Archive | Democracy

Why Write a Book About a Seemingly Intractable Problem like Political Ignorance?

Some VC commenters and readers of my recent book and other work on political ignorance, wonder whether there is any point to writing about this subject if my argument is correct. If most voters are ignorant about politics because such ignorance is rational, and that problem is unlikely to be overcome by information shortcuts, education, or media reform, won’t they simply ignore my argument that we can help alleviate the problem by limiting and decentralizing government? If so, limitation and decentralization might prove to be just as unfeasible as more traditional strategies for alleviating political ignorance.

I can’t deny that this is a genuine dilemma. One possible answer is that there is value to understanding a problem better even if we can’t immediately come up with a workable solution. Other writers might be able to build on my analysis and use it to help develop more effective proposals of their own. The issue of the rationale for writing Democracy and Political Ignorance came up often enough in various presentations I gave about the manuscript before it was published, that I decided to provide a more thorough answer in the book itself. Here’s an excerpt from what I wrote (footnotes omitted):

Given the self-perpetuating nature of the problem of political ignorance, readers might wonder whether there is much purpose to a book such as this one. Even if the case for limiting and decentralizing government is correct, rationally ignorant voters could easily ignore it, just as they do a great deal of other relevant information.

The challenge is indeed a daunting one. Nonetheless, there is at least some reason for cautious optimism. Past experience in several countries suggests that substantial liberalization and decentralization can be achieved in modern democracies. In the 1980s and 1990s, for example, New Zealand greatly

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My New Article on “The Borkean Dilemma: Robert Bork and the Tension Between Originalism and Democracy”

My new article, “The Borkean Dilemma: Robert Bork and the Tension Between Originalism and Democracy,” part of a University of Chicago Law Review symposium on the work of Judge Robert Bork, is now available on SSRN. Here is the abstract:

As a constitutional theorist, the late Judge Robert Bork was best known for his advocacy of two major ideas: originalism and judicial deference to the democratic process. In some cases, these two commitments may be mutually reinforcing. But Judge Bork largely failed to consider the possibility that his two ideals sometimes contradict each other. Yet it has become increasingly clear that consistent adherence to originalism would often require judges to impose more constraints on democratic government rather than fewer. The tension between democracy and originalism is an important challenge for Bork’s constitutional thought, as well as that of other originalists who place a high value on democracy. We could call the trade-off between the two the “Borkean dilemma.”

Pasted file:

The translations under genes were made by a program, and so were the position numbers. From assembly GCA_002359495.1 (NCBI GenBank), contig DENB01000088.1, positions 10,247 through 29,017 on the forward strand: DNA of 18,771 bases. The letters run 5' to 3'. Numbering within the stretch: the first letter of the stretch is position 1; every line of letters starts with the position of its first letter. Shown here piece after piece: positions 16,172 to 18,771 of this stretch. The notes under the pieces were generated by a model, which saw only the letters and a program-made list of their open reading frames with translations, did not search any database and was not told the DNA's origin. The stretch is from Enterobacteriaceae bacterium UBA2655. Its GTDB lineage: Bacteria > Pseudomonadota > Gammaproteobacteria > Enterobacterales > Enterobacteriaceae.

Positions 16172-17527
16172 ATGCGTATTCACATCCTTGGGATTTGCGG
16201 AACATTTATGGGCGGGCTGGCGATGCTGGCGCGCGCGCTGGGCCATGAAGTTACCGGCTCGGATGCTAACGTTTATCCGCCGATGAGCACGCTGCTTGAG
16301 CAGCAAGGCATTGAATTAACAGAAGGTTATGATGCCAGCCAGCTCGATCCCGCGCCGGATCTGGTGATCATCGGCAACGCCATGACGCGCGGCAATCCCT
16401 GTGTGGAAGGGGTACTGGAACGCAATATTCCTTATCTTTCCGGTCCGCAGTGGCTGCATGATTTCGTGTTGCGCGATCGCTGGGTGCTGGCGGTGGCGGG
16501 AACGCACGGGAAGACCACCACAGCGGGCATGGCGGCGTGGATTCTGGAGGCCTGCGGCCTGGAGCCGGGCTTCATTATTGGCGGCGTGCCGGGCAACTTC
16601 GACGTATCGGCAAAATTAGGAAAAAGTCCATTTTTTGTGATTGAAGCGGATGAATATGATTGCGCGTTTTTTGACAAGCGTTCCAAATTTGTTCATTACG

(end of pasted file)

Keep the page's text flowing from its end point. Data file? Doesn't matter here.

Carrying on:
Part I of this Essay briefly outlines Bork’s well-known commitments to both originalism and judicial deference to the democratic process. Part II discusses his failure to resolve the potential contradiction between the two. In Part III, I explain why the tension between originalism and deference has become an increasingly serious problem for originalists and briefly consider some possible ways to resolve, or at least minimize, the contradiction. Some of these theories have potential, especially the idea that many types of judicial review might actually promote rather than undermine popular control of government. Ultimately, however, none of them comes close to fully resolving the conflict between originalism and democracy. The consistent originalist will likely have to accept substantial constraints on democracy. The consistent adherent of deference to the democratic process will have to reject judicial enforcement of major parts of the

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University of Chicago Law Review Symposium on the Work of Judge Robert Bork

The University of Chicago Law Review recently posted its online symposium on the work of Judge Robert Bork, who passed away last year. The symposium includes essays by several prominent legal scholars, including Steven Calabresi, Bradford Clark, Richard Epstein, John Harrison, Kurt Lash, John McGinnis, and John Yoo. My own contribution, “The Borkean Dilemma: Robert Bork and the Tension Between Originalism and Democracy,” is available here. Here is a summary adapted from the Introduction: